J2ME has always been the standard in cross phone applications. Most java app are truly cross phone. The only phone we could write code in .NET was the Windows mobile or Pocket PC. A company called AppForge came up with a solution to run .NET code. But in 2007 the company was acquired by Oracle and shut down.
Now Red Five Labs have come up with a .NET based solution called Net60 which runs windows mobile based .NET code. Currently .NET 2.0 framework is supported and they plan to add support for compact framework 3.5. Now what made me exited is their licensing policy. With AppForge it was not possible to develop when the trial expired. With Net60 that is not not case. You can get a IMEI bound license for your non commercial application. Now, isn’t that wonderful? That means I can write my own apps to run on symbian and use them. That also paves way for .NET based open source apps. Lets face it, Nokia holds 41% market share for smartphone applications, which is a very large number (source).
I recently got myself a Nokia E63 phone, which is actually an economic version of Nokia E71 (only diff is 2Mpx cam instead of 5 Mpx cam and no GPS and plastic body instead of steel). It has the full qwerty keyboard. I spend a lot of time reading and writing mails as communication has become a large part of my role, so the full keyboard is really helpful. I was looking for a good way to write C# code and run it on my phone ( E71- Symbian OS S60 3rd edition feature pack 1). After a few tries it worked very nicely. So here is what you need to do in order run .NET code on your Symbian phone.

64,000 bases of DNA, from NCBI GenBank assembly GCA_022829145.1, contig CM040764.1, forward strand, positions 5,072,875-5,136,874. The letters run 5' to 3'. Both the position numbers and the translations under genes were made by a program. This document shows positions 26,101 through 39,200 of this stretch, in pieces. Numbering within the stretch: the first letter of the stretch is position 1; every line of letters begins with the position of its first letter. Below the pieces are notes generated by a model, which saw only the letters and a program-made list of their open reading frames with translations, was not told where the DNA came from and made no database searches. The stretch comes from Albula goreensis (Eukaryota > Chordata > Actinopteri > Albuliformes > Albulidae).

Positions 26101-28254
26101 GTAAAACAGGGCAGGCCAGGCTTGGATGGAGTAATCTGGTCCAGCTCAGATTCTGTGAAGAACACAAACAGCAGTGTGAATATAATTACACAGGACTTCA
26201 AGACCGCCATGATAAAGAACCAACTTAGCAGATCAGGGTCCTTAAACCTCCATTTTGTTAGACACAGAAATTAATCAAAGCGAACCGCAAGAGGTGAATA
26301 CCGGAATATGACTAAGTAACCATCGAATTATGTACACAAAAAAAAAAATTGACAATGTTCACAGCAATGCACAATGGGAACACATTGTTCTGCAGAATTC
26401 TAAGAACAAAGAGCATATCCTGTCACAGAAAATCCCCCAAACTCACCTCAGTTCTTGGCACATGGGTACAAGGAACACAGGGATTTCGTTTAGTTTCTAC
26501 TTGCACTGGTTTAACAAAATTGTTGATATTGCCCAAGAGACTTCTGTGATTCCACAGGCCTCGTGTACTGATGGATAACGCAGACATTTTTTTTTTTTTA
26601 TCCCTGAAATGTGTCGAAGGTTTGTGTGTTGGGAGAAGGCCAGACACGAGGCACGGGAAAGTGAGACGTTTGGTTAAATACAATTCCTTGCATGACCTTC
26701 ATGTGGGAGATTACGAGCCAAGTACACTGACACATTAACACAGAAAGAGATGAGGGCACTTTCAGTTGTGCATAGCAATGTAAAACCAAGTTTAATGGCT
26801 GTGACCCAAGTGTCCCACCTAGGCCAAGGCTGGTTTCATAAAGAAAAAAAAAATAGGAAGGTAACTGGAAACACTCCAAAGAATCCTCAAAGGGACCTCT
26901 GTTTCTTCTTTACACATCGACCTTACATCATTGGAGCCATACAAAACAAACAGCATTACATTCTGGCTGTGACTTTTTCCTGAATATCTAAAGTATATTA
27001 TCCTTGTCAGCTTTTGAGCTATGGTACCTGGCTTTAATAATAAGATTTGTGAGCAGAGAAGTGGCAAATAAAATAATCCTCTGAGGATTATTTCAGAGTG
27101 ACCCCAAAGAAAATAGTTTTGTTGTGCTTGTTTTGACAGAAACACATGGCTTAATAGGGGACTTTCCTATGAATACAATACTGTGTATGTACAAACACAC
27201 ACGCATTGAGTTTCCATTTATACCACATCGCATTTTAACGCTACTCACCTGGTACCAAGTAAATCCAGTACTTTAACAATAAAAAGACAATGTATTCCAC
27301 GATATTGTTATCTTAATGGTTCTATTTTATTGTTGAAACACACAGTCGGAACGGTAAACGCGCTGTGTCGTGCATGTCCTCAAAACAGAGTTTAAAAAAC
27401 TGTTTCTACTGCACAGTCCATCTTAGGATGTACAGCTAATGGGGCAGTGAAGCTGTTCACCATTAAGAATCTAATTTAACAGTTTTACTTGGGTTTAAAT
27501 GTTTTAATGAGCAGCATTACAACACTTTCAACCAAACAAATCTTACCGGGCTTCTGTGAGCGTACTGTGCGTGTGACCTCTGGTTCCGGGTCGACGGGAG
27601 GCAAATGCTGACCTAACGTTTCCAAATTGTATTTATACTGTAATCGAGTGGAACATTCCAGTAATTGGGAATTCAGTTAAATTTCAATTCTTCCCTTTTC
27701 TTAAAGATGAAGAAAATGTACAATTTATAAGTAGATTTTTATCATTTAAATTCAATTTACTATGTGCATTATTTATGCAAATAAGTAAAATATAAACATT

Aquiring the SDK
1. Get the Net60 SDK from here. It is about 13MB. You would have to provide your phone IMEI no and email. That is the phone where the application would run. If you want a version where it will run on different phones, then you would have to get a commercial license.
2. Check your email to get the free non commercial express license from Red Five Labs. ( I’d strongly suggest you see the video tutorial at their site, which is the next set of steps about)
Writing the Application
1. Create a compact framework 2.0 application (not CF 3.5)
2. After you are done with the application add a Genesis Setup Project to the solution
3. Point to the executable, fill up the necessary fields
4. Add Net60.sisx as dependency, also add the license that you received from RF Labs.
5. Compile, install the output on your cell phone and run
Debug version vs Release Version
The debug version comes with logger and a runner tool. If you are developing, I would suggest that you use the debug version. Making a build and deploying each time you change the code can be pretty annoying. There is a NET60 Launcher tool that can run a .NET executable. So instead of building installation package and deploying each time you can just use that tool to run the exe. Make sure you copy the executable under c:\DATA\RedFiveLabs\Apps\ folder so that it shows on you NET60 Launcher.
There are some additional API provided by RF Labs to control various features in Symbian OS. These are distributed over a few assemblies. These assemblies are
RedFiveLabs.Mobile.Messaging ( for SMS etc)
RedFiveLabs.Mobile.OpenGL ( oh yes open GL support)
RedFiveLabs.Mobile.Pim ( for contacts)
Have fun .Netting on Symbian